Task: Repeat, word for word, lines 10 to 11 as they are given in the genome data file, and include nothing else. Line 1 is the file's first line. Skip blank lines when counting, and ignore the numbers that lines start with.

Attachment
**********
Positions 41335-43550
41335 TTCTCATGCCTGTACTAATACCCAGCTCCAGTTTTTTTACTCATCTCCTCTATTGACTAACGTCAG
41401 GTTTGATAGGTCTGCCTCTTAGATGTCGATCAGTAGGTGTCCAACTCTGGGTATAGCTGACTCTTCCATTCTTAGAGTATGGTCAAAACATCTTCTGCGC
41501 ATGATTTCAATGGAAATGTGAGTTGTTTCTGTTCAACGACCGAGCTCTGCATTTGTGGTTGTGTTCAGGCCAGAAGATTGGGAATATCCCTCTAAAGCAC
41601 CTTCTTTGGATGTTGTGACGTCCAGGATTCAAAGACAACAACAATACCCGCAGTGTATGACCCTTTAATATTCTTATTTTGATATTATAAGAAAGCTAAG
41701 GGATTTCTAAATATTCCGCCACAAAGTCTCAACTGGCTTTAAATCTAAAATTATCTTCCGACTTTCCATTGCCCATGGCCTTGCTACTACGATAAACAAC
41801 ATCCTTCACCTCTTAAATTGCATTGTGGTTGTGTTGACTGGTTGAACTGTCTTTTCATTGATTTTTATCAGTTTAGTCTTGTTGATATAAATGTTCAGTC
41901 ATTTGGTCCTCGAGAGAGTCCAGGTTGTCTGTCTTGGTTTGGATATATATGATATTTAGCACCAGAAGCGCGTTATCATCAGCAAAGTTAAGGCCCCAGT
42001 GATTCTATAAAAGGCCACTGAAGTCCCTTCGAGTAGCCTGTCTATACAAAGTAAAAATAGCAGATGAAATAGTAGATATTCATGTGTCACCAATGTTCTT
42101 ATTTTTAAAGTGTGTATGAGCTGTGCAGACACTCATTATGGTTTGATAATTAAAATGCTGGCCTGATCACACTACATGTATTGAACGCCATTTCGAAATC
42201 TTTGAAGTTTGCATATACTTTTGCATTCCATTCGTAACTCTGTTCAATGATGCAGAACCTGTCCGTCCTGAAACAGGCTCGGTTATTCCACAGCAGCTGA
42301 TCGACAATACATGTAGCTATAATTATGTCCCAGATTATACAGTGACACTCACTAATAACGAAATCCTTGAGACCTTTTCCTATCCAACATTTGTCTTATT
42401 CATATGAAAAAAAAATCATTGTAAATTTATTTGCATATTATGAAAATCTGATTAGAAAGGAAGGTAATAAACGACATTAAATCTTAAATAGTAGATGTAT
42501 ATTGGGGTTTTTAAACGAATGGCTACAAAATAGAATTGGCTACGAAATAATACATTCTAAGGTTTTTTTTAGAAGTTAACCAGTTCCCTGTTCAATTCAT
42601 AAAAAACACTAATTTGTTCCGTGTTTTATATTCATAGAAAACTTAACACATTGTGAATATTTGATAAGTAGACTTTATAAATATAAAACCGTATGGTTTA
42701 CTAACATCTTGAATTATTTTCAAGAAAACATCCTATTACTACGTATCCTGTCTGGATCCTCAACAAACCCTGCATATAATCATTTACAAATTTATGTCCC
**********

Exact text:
42101 ATTTTTAAAGTGTGTATGAGCTGTGCAGACACTCATTATGGTTTGATAATTAAAATGCTGGCCTGATCACACTACATGTATTGAACGCCATTTCGAAATC
42201 TTTGAAGTTTGCATATACTTTTGCATTCCATTCGTAACTCTGTTCAATGATGCAGAACCTGTCCGTCCTGAAACAGGCTCGGTTATTCCACAGCAGCTGA